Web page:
• TY Robin,

      Good to hear from you – I owe you a call (not forgotten) 😉 Agreed…actually, I did say there are lots of smart buggers with lots to say about Malcolm’s work…you are smart and a bugger…but I know you never b/s 😉

      Yes, the “outliers” are a breed unto themselves – but I think the point about all of us needing to be “engaged” and putting in a great deal of “practice hours” (if we want to LEARN a language) holds true. And, we all know that LEARNing cannot be DELIVERED… – teaching is the other side of the coin but when institutions “train” LEARNers to believe that it is teaching or training that will get them results, many of us lose sight that we have it within ourselves to become our own kind of outlier.

      I like what you says about Pareto – yes, this should hold true – so why doesn’t it? Like you (I am guessing) I believe “vocabulary” is a lot more important than many textbook writers would have us believe 😉 In many of the sessions I have been doing with our teachers (around canım Türkiyem) this stands out – most of them are some of the best language learners (and users) we have in this wonderful, democratic and free land of ours 😉 How did they get that way – by being “language outliers”…outliers that listened to music for hours and hours and hours, wrote down lyrics again and again and again (and maybe read a bit more than most – in English). Heck, some of them even swallowed grammar books and dictionaries…the difference was they did it themselves and built on the natural talents that they all have. Some of them will even tell us they met a “special” teacher…this is when the real magic happens 😉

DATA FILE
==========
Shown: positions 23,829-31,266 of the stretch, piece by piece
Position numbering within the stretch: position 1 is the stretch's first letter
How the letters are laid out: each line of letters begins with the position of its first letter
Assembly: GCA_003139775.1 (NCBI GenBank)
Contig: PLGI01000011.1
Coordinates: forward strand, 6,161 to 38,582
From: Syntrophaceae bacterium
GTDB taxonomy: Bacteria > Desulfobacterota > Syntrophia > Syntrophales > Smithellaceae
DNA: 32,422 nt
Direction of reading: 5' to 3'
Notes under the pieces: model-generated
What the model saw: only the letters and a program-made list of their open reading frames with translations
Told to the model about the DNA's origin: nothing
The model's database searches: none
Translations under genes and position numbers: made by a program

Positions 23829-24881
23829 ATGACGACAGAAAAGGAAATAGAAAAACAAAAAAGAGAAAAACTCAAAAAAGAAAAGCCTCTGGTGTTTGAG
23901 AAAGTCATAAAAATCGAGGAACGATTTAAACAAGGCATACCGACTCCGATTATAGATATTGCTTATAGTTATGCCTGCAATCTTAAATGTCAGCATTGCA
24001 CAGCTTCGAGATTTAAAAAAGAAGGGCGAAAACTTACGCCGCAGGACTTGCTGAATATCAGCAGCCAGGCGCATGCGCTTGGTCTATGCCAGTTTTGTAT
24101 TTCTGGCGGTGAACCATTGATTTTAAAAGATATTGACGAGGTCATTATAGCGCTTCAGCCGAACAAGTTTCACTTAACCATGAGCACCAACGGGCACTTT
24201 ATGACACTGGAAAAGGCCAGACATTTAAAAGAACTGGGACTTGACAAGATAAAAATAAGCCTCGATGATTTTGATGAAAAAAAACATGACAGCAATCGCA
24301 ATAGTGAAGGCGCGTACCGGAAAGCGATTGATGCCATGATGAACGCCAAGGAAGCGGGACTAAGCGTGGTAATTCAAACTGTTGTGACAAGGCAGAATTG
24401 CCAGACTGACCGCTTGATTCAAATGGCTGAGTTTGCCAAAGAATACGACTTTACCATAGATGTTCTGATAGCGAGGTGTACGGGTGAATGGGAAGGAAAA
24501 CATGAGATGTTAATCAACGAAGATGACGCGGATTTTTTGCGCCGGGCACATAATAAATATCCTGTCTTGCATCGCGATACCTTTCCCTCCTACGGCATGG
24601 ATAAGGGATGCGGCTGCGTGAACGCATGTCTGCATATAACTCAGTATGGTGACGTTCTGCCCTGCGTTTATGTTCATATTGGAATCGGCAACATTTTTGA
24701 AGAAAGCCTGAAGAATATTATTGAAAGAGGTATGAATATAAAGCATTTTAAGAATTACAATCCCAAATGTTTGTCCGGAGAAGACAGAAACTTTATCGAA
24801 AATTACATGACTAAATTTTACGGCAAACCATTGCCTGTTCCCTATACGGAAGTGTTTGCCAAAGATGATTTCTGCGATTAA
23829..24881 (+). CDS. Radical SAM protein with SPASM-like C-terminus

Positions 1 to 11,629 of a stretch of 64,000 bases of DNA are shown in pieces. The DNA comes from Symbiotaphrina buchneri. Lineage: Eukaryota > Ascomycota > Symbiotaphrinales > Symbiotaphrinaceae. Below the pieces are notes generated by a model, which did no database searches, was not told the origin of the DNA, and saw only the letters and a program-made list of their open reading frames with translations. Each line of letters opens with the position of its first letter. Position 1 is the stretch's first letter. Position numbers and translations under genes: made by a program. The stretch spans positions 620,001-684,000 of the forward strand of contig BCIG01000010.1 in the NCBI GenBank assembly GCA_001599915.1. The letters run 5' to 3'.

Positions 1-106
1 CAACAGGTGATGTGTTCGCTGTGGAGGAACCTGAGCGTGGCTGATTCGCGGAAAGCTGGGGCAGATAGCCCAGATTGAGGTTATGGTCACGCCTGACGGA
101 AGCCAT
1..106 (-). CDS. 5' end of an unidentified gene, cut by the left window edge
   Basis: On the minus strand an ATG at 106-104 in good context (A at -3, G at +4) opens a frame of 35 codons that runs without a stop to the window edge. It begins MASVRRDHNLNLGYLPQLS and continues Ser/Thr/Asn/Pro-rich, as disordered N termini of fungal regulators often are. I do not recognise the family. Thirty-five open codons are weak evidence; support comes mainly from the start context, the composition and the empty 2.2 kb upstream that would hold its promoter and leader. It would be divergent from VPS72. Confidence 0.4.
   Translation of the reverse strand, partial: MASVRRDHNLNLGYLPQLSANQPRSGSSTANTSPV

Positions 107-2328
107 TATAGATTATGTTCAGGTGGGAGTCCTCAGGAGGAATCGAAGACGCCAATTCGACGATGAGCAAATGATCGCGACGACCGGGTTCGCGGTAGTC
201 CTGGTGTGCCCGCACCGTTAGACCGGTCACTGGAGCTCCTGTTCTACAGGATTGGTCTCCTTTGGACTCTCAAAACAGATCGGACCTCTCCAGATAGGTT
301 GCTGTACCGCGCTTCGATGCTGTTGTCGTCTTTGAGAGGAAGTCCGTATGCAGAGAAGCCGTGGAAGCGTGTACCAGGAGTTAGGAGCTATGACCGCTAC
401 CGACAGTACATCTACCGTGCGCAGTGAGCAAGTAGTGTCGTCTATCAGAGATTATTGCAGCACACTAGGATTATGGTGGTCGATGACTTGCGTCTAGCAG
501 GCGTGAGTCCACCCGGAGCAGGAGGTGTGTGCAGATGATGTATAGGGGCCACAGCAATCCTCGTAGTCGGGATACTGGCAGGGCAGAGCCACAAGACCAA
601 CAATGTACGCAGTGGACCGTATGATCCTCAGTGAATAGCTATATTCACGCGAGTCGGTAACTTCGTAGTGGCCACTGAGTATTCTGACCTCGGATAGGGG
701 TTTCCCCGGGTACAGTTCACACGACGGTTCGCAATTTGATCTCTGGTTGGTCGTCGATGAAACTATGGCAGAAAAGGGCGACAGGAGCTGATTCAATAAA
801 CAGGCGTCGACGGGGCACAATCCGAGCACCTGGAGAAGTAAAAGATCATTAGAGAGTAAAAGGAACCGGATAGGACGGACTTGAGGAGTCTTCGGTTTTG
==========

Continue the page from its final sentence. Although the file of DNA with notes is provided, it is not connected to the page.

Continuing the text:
Be good, my friend…

      T

      • For language outliers, check out Cardinal Giuseppe Mezzofanti, who was fluent in 38 languages without ever leaving his native Italy: http://how-to-learn-any-language.com/e/mezzofanti/index.html His principle method was to grab a speaker of the language and ask them to teach him the Lord’s Prayer, from which he would reverse engineer the language.

      • Soooooooooooo true – the man was a God.

        Whoops!

        I meant to say….a language learning “machine” 😉

        T..

      • I guess differences among individual learners play a lot bigger role than we think. There are so many variables that it is hard to estimate under which conditions learners can learn best. Even the old-fashioned methodologies might prove the best for some learners. And even the most enjoying ways in the most relaxing environment might not help some reluctant learners. Therefore, all the learning and teaching theories we know about can be based on some limited research groups and/or observation. At that point, teachers’ action researches and their own observations of the individuals in their classes play a bigger role at how well they can teach. Of course, keeping an eye on every single student of yours and catering teaching according to their needs is not an easy job at all.

  4. This is a nice piece, but the “cynic” within me asks: what does it prove about the Hazırlık Schools?

    Laurence Raw, Baskent University. Department of English, Ankara, Turkey.
    Editor: Journal of American Studies of Turkey
    http://baskent.academia.edu/LaurenceRaw
    http://www.radiodramareviews.com
    @laurenceraw (Twitter)